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What to expect when travelling to Switzerland in summer 2023?

Helena Bachmann
Helena Bachmann - [email protected]
What to expect when travelling to Switzerland in summer 2023?
It's best to visit the iconic Matterhorn when there are not too many other tourists around. Image by Claudia Beyli from Pixabay

Summer vacations are just around the corner, and if you are visiting Switzerland — good choice! We look at what should you know ahead of time, so you are well prepared for your trip.


No matter where in the world you travel to, the key to successful holidays is in the details.

Switzerland is no different.

Sure, some things are impossible to plan in advance, while others can be prepared ahead of time.

There are some definite positives about travelling to Switzerland: unlike is the case with its European neighbours, which have a history of strikes, with further industrial actions set for this summer, no social unrest will disrupt your holidays here. 

READ ALSO: Why does Switzerland see very few strikes compared to France or Germany?

This is what you should keep in mind:

Do you need a tourist visa?

No visa is needed for visitors from countries which, like Switzerland, belong to the Schengen zone, which covers the EU nations, plus some other ones as well. 

People from many countries outside of Europe can also enter Switzerland without a visa, including the UK, United States, Canada, and Australia.

This link lists countries that are subject to tourist visa, and the ones that aren’t.

How long can you stay?

Visitors (as opposed to permanent residents or others who have some kind of official status in Switzerland, such as a long-stay visa), can only remain in the country for 90 days. 

It doesn’t matter whether the person visits from a Schengen nation or a third country, and whether they need a visa to enter Switzerland or not — the 90-day rule is the same for everyone.

It goes without saying that as a tourist, you have no right to work in Switzerland during your stay, or even look for employment.


Are there any entry restrictions in place?

Unlike past summers, no Covid-related rules, like vaccinations or negative tests — are currently required in Switzerland.

Covid tests are so...2021. Image by Bastian Riccardi from Pixabay

Do I need health and / or accident insurance?

If you are a citizen or permanent resident of a EU / EFTA state, then your insurance policy will cover you in Switzerland, as long as you have your European Health Insurance Card (EHIC). This arrangement is reciprocal — your Swiss insurance card will guarantee free treatment in the EU / EFTA nations as well.

Those coming from outside the EU / EFTA, on the other hand, “must ensure that they have adequate health insurance cover,” according to the Federal Office of Public Health (FOPH).

You can purchase a travel medical plan from your country, which will cover all your medical expenses in Switzerland. How complete or comprehensive this policy is — that is, whether it covers only the basic emergency treatment but not follow-up care or medical transport back home — is up to you, but keep in mind that if you have limited coverage, you will have to pay the rest out of your own pocket.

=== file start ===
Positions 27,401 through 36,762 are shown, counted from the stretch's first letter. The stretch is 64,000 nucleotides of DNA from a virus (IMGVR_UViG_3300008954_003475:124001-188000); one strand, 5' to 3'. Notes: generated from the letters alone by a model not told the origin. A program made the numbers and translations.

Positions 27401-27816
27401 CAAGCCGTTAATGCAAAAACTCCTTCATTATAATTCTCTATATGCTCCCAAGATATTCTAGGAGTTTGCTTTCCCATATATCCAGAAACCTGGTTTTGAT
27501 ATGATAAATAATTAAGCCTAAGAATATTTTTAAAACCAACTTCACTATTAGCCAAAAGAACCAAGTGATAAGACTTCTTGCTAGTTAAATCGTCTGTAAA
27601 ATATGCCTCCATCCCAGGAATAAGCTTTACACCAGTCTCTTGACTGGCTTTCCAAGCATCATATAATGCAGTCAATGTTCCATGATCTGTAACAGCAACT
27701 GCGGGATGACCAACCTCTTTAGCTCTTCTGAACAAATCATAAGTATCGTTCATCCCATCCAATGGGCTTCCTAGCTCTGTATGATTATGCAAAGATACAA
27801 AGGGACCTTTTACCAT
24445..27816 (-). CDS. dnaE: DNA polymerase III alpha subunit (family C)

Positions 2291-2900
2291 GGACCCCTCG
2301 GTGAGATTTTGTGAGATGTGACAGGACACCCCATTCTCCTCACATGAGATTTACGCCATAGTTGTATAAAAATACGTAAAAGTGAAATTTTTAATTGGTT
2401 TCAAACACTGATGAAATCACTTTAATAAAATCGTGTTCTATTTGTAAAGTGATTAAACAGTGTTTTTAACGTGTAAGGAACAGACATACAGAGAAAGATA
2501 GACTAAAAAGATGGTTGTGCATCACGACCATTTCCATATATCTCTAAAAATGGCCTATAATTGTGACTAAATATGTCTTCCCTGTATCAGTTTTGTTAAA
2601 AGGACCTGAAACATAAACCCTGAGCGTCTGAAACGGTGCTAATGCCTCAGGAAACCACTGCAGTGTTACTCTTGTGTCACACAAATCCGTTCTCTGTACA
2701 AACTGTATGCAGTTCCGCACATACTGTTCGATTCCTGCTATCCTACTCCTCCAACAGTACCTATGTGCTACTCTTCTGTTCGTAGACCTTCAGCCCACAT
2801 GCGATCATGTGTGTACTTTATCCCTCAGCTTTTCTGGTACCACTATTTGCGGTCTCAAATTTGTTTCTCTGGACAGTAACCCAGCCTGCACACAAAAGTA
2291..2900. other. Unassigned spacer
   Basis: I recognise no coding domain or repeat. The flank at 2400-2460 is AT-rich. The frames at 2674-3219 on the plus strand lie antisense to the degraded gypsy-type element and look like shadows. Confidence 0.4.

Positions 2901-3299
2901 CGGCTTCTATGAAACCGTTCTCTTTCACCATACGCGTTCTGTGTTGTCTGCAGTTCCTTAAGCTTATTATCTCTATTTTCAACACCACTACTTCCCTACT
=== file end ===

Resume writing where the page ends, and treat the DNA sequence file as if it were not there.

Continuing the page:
Alternatively, you can buy the so-called ‘guest insurance’ from a number of Swiss carriers. 

It covers unexpected medical emergencies, as well as search and rescue operations, ambulances, and repatriation to your home country.

The only exception are UK residents, who can apply for UK Global Health Insurance Card (GHIC) or the UK European Health Insurance Card (new UK EHIC), both of which are valid in Switzerland.

What weather can you expect?

Obviously, long-term weather patterns are unpredictable, but there are already some forecasts indicating that this summer will resemble that of 2022, with extreme (for Europe) heatwaves and risks of drought.

While not all indoor venues are air-conditioned in Switzerland, due to strict regulations, you can still find a measure of relief from the heat outdoors — from cold, drinkable water dispensed by most public fountains, to plenty of swimming opportunities

Expect very hot days this summer. Photo by MI PHAM on Unsplash


Are there any ways for tourists to save money while travelling in Switzerland?

You may be (pleasantly) surprised to discover that it is, in fact, possible to do so.

True, Switzerland is not exactly a low-budget destination, especially now when exchange rates of various currencies against the franc are not favourable to foreign tourists.

But  if you plan in advance, you will be able to cut your costs for overnight stays, public transport within the country, and even eating out.

READ ALSO: How to save money on holiday in Switzerland

Are there any sites tourists should avoid?

Obviously, you want to see all the places  you have read about or saw stunning photos of — such as the Matterhorn, the city of Lucerne, and other high-profile spots.

The problem is, you are not the only one heading that way.

This doesn’t mean you should avoid these sites altogether, but plan your visit carefully  — for instance, by going there early morning before the crowds move in.

READ ALSO: 5 spectacular Swiss tourist sites hit by overcrowding


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